It’s time for another flashback, though this is a general narrative flashback rather than a character remembering things in Strontium Dog: The Moses Incident – Part 5 by Alan Grant and Carlos Ezquerra. As Johnny and Wulf arrive we find out about Malak Brood and his two brothers, who were captured by the sorcerers of Lyra. Their guilt was shackled to them in the form of magical balls and chains, tieing them to the island forever. Malak conjured a blade and killed his brothers, stealing their power and breaking out of the cell in which they had been sealed – it could contain any one of them, but not all of their power combined. When Malak killed his brothers he also took on their sins, resulting in…
The Weetabix and School Fuel has the Weetabix gang topple a box of cereal to the breakfast table, though they realise too late that it’s a Saturday and they’ll be waiting around for the children to come down to breakfast. This was an advert, by the way – now it’s back to Strontium Dog.
Malak killed the prison wardens and brought them back as the living dead, while the Lyran sorcerers decided that Malak was too strong for them now, but that the shackles would tie him to the island forever. Speaking of zombies, Johnny and Wulf are walking through a graveyard when those members of the undead rise from their graves.
Rogue Trooper: From Hell to Eternity Part 5 by Gerry Finley-Day and Brett Ewins. In the brief respite between Nort attacks, Rogue and Venus talk about how there were only enough rations for one person among the survivors and (according to her reasoning) as G.I.s are ultra-humes it was only logical that she should live – so she killed all the others. During a bit of introspection from Rogue (shown in a panel with call-backs to the child G.I.s and test-tubes from Cam Kennedy’s Mill-Com Memories) a Nort Vroogmen (frogmen) squad attacks using an underwater channel leading under the island to the lagoon. Venus saves Rogue from being dragged underwater by the vroogmen though Scum Marines are on the beach. Help is at hand though as the Norts themselves have come under fire – the Souther Navy is on its way. More introspection though – when the Southers get to the island, should Rogue reveal Venus’ secret?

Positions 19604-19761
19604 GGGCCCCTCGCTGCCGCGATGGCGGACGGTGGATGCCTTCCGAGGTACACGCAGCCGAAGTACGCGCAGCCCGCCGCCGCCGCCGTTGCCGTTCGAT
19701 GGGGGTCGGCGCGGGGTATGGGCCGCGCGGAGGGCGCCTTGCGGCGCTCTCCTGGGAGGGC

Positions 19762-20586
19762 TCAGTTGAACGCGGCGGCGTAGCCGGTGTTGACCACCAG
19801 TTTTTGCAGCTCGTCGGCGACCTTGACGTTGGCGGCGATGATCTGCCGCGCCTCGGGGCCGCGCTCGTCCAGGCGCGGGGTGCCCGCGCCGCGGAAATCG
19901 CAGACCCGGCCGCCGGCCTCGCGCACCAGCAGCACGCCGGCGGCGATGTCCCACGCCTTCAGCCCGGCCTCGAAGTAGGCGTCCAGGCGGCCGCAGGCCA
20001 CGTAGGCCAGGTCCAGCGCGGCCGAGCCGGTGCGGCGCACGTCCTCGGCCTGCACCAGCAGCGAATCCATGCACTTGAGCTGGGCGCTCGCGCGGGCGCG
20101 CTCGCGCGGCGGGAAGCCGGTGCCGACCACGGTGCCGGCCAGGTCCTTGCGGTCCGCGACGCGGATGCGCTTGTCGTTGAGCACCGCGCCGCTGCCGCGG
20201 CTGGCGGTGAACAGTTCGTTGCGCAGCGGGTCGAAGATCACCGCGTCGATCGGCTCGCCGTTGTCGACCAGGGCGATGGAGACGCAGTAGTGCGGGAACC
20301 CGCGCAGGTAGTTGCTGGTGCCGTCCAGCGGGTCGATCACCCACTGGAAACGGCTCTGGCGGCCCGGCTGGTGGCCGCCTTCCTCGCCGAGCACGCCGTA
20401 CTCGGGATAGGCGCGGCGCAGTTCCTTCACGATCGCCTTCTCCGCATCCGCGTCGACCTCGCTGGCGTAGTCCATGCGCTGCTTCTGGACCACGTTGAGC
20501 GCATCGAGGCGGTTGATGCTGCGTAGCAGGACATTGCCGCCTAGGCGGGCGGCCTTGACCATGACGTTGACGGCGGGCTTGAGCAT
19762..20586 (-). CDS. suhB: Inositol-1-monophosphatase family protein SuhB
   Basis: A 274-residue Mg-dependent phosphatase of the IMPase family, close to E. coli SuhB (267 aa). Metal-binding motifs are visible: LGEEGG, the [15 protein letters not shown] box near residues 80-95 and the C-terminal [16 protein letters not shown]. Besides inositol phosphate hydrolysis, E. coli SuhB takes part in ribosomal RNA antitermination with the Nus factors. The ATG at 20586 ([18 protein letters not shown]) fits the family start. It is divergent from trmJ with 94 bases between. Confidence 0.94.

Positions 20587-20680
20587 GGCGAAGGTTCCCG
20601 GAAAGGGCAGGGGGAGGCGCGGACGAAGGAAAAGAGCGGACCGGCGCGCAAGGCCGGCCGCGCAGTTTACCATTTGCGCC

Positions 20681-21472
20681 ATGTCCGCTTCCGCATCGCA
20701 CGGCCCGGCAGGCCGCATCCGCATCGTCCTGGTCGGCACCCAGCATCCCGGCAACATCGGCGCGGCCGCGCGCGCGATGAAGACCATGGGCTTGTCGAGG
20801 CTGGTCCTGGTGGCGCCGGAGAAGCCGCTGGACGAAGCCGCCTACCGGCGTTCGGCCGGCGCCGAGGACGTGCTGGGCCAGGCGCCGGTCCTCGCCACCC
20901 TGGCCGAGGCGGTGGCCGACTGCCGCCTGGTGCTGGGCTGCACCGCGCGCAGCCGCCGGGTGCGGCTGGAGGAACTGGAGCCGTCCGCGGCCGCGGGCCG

Another page another advert – Philips Video Games Club which seems to be inviting people to opt in to receiving a catalogue of new games every month (I presume).
Grailpage: I was tempted to pick Massimo’s pic of the wickerman, but I picked a very similar page from the last prog so this clears the way for one of my favourite pages ever, in this or any other prog! Kevin O’Neill’s magnificent introduction to Ydrasill Castle on the planet Demotika, a quick portrait of a couple of the resident Basilisks, then a Terminator’s eye view from of the siege.
Grailquote: TB Grover, Judge Lyall: “You’re too valuable to risk, Dredd!” Judge Dredd: “When a judge gets too valuable to risk, he’s no longer a judge!” Also Alan Grant, Wulf Sternhammer: “Ach! Now ve are here, Vulf is not so sure is der good place for der holiday!” following up from the line last prog.
3 thoughts on “2000AD Prog 339: The siege of the century – in Nemesis the Warlock!”